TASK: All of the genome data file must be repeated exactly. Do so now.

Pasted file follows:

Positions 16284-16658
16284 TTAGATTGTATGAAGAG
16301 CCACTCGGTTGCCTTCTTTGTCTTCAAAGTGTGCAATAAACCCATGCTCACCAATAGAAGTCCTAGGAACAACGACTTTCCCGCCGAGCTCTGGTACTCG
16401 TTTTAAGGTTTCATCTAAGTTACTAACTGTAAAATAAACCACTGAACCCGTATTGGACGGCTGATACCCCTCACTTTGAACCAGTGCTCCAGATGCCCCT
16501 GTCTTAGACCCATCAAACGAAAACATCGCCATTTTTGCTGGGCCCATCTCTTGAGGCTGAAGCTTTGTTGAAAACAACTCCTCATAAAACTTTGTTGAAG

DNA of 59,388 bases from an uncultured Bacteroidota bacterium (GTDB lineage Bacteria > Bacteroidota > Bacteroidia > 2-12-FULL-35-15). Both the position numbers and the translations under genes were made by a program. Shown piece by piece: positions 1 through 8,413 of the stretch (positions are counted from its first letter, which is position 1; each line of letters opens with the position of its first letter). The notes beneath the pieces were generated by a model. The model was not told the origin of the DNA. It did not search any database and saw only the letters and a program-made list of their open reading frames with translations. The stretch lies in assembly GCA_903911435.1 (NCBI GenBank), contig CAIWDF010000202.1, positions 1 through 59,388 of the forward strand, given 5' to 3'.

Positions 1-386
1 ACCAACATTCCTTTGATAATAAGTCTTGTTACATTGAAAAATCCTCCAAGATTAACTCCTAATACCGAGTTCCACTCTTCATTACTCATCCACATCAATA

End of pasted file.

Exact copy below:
Positions 16284-16658
16284 TTAGATTGTATGAAGAG
16301 CCACTCGGTTGCCTTCTTTGTCTTCAAAGTGTGCAATAAACCCATGCTCACCAATAGAAGTCCTAGGAACAACGACTTTCCCGCCGAGCTCTGGTACTCG
16401 TTTTAAGGTTTCATCTAAGTTACTAACTGTAAAATAAACCACTGAACCCGTATTGGACGGCTGATACCCCTCACTTTGAACCAGTGCTCCAGATGCCCCT
16501 GTCTTAGACCCATCAAACGAAAACATCGCCATTTTTGCTGGGCCCATCTCTTGAGGCTGAAGCTTTGTTGAAAACAACTCCTCATAAAACTTTGTTGAAG

DNA of 59,388 bases from an uncultured Bacteroidota bacterium (GTDB lineage Bacteria > Bacteroidota > Bacteroidia > 2-12-FULL-35-15). Both the position numbers and the translations under genes were made by a program. Shown piece by piece: positions 1 through 8,413 of the stretch (positions are counted from its first letter, which is position 1; each line of letters opens with the position of its first letter). The notes beneath the pieces were generated by a model. The model was not told the origin of the DNA. It did not search any database and saw only the letters and a program-made list of their open reading frames with translations. The stretch lies in assembly GCA_903911435.1 (NCBI GenBank), contig CAIWDF010000202.1, positions 1 through 59,388 of the forward strand, given 5' to 3'.

Positions 1-386
1 ACCAACATTCCTTTGATAATAAGTCTTGTTACATTGAAAAATCCTCCAAGATTAACTCCTAATACCGAGTTCCACTCTTCATTACTCATCCACATCAATA